How Nike Designed The U.S. World Cup Jerseys

How Nike Designed The U.S. World Cup Jerseys

High-tech tools combined with old-school research helped create the high-performance collection.

Lara Piras
  • 20 june 2014

The World Cup is the most important football event on the calendar and ensuring that players around the world have the best kits possible is one of Nike’s latest missions.

The temperatures in Brazil sometimes reach the mid-80s during the games and humidity levels are high. However due to the fluctuation in temperatures in different regions of Brazil, where one area can feel warm and sticky and the next cool and crisp, the top designers at Nike had unique challenges to overcome when designing the U.S. jerseys.


The Nike design team did thorough research backed up by lots of data to ensure the players could adapt from one temperature to another. They worked closely with the athletes during training, asking them what they thought were the most important elements in a jersey for the upcoming games.

“A good designer is a good listener, a good observer,” Martin Lotti, Nike’s creative director for football, explained to WIRED. “So before you put pen to paper you step back and say how has the game changed what are some data points that we can draw from?”

Maintaing a constant temperature was one of the key findings from the players’ input so Lotti and his team put the prototypes in a simulated climate chamber, making a sweat map of the human body. The data collected revealed that air flow was a key factor regulating temperature so the team introduced laser-cut ventilation holes into the left and right sides of the jersey and a new weave of cotton and polyester (made from recycled plastic bottles) gave an added breathability.

The end products were 16 percent lighter and have 66 percent more ventilation than the previous versions. Lotti’s overall aim was to make players feel like they’re almost wearing nothing at all. “It becomes more like a second skin than a jersey,” he proudly says.



Volvo's Self-Driving Trucks Will Soon Be Put To Work In An Underground Mine

Automotive Yesterday

Toyota Is Using Sewage To Power Its New Electric Car

A new hydrogen-fueled vehicle is driven by what we flush away

Culture Yesterday

Catch A Concert On This Small Floating Island

A man-made archipelago in Italy is hosting music and art performances


Get PSFK's Related Report: Future of Automotive

See All
Design & Architecture Yesterday

DIY Kit Lets You Build Your Own Wooden Bike, Boat Or Caravan

Woodenwidget says its detailed guides are suitable for beginners and experienced woodworkers alike

Related Expert

Lonneke Verbiezen

Social Media & Air Travel

Design Yesterday

Crash-Friendly Drone Made From LEGOs Is Completely Rebuildable

The clever device offers games, education and the uniquely rewarding experience of destroying your high-flying airship

Fitness / Sport Yesterday

Free Sneakers Given Out To Motivated Marathon Runners

Strava will give the shoes to athletes who run the second half of their race faster than the first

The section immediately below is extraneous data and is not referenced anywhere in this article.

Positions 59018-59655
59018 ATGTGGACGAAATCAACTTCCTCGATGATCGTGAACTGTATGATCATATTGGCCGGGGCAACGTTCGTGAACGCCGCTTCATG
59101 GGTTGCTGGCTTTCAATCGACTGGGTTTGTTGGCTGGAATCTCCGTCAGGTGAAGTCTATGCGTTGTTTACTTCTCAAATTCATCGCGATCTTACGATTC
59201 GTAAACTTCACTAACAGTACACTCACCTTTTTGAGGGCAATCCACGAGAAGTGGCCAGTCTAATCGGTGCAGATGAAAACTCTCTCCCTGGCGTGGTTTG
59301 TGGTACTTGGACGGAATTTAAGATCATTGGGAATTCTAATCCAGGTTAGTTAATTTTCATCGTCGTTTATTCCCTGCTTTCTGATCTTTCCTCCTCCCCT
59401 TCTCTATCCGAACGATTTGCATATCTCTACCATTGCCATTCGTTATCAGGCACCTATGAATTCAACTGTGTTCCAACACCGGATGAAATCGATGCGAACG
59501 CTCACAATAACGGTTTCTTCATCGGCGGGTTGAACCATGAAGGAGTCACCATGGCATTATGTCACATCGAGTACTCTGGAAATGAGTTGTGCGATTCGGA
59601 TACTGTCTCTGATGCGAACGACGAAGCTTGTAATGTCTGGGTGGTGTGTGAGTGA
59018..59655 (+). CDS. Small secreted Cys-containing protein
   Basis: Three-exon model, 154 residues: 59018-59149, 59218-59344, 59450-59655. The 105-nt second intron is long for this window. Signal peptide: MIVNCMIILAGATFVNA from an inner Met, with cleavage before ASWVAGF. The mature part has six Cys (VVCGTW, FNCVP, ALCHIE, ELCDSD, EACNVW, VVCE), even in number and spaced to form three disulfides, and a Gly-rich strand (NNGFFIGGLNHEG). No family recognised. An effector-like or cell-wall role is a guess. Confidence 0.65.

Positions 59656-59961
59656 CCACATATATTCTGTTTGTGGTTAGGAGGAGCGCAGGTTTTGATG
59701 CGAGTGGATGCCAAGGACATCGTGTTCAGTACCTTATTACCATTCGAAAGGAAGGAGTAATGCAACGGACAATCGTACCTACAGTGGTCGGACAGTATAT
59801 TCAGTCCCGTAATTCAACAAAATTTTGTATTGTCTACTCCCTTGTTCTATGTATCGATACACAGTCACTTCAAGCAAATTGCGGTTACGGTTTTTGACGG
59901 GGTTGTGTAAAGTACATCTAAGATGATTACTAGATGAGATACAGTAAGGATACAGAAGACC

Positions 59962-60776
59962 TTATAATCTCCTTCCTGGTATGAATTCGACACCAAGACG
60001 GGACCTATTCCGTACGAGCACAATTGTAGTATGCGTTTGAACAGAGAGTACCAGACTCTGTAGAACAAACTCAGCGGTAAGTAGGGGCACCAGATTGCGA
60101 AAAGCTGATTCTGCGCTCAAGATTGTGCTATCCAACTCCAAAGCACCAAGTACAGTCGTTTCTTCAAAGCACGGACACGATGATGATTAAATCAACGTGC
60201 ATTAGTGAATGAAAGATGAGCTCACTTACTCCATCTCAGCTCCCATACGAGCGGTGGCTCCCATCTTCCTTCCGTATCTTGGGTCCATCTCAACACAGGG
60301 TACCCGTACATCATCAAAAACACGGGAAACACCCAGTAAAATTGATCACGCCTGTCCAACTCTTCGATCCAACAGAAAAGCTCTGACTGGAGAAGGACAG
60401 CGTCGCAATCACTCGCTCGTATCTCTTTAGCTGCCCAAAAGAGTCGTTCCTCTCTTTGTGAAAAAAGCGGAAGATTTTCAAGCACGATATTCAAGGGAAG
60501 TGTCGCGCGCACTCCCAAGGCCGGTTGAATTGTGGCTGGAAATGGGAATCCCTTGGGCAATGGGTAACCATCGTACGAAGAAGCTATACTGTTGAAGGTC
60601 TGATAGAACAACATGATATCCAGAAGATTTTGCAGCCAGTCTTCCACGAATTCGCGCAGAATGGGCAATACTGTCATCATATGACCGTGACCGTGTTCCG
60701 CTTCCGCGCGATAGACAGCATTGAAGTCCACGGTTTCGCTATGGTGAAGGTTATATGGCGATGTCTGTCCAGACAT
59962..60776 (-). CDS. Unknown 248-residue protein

Culture Yesterday

Someone Invented A Robot Just To Serve Trays Of Beef Jerky

Boston Red Sox star David Ortiz, in partnership with Chef's Cut Real Jerky, creates an automated snack delivery system


Future Of Automotive
Scenarios Driving The Digital Transformation Of An Industry

PSFK Op-Ed september 27, 2016

Modern Workplace Culture: No More Fat Cats Or Kissing Ass

Samar Birwadker, CEO & Co-Founder of Good & Co, on designing shared organizational values to optimize employee happiness and success

PSFK Labs Yesterday

The 10 Steps To Discover, Hire, Develop Your Next Leader

PSFK's Future of Work report outlines key steps in the employee development path to empower next-gen leaders

Millennials Yesterday

Why A Social Networking Site Decided To Rebrand

Meetup, a platform that connects like-minded individuals, has taken steps to stay relevant amongst millennials

Work Yesterday

Editorial Roundtable: The People-First Workplace Should Borrow From Tradition

Managed By Q, Soma, Workbar, Primary, AltSchool and thinkPARALLAX underline the old-fashioned ideas that deserve a place in the Future of Work

Op-Ed Yesterday

Digital Design Expert: Mobile First Is Dead, Think Mobile Native

Brian Cooper, chief creative officer of OLIVER Group UK, explains how some brands are still playing catch-up to new technology

Fashion Yesterday

Handbags Crafted From An Old NFL Stadium

People for Urban Progress is an up-cycling program that tackles the waste problem of big demolitions

Work Yesterday

Tech Job Site Created Just For Those Who Are Older Than 30

A new occupational job board presents a creative solution to age discrimination in the tech world


Future Of Work
Cultivating The Next Generation Of Leaders

Europe Yesterday

Architect Turns A Giant Smile Into A Public Exhibition

The structure offers visitors a new perspective of London and creates an immersive environment that integrates structure, surface, space and light

Children Yesterday

Norwegian Kids Are Using Their Phones To Log Unsafe Street Conditions

Travel Agent is an app that gamifies the reporting of hazardous conditions to improve the safety of children's commute to school

Travel Yesterday

Google Wants To Help You Plan Your Next Trip

A new app curates vacation itineraries and organizes reservation emails to take the work out of planning a getaway

No search results found.